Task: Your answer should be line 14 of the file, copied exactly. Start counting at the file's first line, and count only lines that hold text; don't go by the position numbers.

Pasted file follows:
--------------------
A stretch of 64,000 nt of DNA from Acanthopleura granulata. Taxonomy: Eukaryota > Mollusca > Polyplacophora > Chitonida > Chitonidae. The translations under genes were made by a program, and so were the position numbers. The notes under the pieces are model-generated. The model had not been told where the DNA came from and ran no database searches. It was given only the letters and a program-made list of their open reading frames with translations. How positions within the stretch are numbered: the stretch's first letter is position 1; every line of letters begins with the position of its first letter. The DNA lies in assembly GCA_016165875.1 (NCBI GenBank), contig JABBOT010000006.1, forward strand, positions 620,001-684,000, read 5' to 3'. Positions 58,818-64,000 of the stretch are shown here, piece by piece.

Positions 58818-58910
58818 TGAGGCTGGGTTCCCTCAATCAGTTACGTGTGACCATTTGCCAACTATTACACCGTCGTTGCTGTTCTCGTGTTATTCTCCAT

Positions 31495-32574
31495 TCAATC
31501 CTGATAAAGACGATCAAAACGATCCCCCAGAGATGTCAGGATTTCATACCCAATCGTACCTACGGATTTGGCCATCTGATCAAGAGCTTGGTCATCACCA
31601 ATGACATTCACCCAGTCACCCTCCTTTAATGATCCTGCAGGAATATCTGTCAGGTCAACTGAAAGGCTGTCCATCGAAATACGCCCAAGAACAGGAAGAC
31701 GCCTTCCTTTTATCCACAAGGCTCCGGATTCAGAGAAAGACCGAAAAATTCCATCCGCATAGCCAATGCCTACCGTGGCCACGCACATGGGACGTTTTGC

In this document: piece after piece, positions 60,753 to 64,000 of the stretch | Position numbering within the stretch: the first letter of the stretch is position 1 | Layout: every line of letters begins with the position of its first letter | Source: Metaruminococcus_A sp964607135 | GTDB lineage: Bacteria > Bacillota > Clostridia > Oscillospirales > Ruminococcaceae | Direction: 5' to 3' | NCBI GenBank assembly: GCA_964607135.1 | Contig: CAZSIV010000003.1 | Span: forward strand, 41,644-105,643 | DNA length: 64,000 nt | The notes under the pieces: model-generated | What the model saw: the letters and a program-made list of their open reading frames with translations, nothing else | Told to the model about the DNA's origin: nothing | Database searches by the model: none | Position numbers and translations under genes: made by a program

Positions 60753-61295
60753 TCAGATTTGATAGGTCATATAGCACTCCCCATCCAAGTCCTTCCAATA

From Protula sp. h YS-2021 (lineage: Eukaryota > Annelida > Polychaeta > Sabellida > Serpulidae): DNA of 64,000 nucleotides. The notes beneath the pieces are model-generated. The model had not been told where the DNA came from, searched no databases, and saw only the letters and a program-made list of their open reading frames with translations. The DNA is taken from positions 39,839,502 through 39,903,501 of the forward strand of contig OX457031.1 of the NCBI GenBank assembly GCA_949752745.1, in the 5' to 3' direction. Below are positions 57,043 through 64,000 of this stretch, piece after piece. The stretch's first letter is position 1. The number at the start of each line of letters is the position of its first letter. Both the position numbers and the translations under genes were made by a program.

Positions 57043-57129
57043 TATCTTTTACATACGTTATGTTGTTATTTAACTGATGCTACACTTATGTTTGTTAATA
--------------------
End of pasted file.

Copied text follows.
57043 TATCTTTTACATACGTTATGTTGTTATTTAACTGATGCTACACTTATGTTTGTTAATA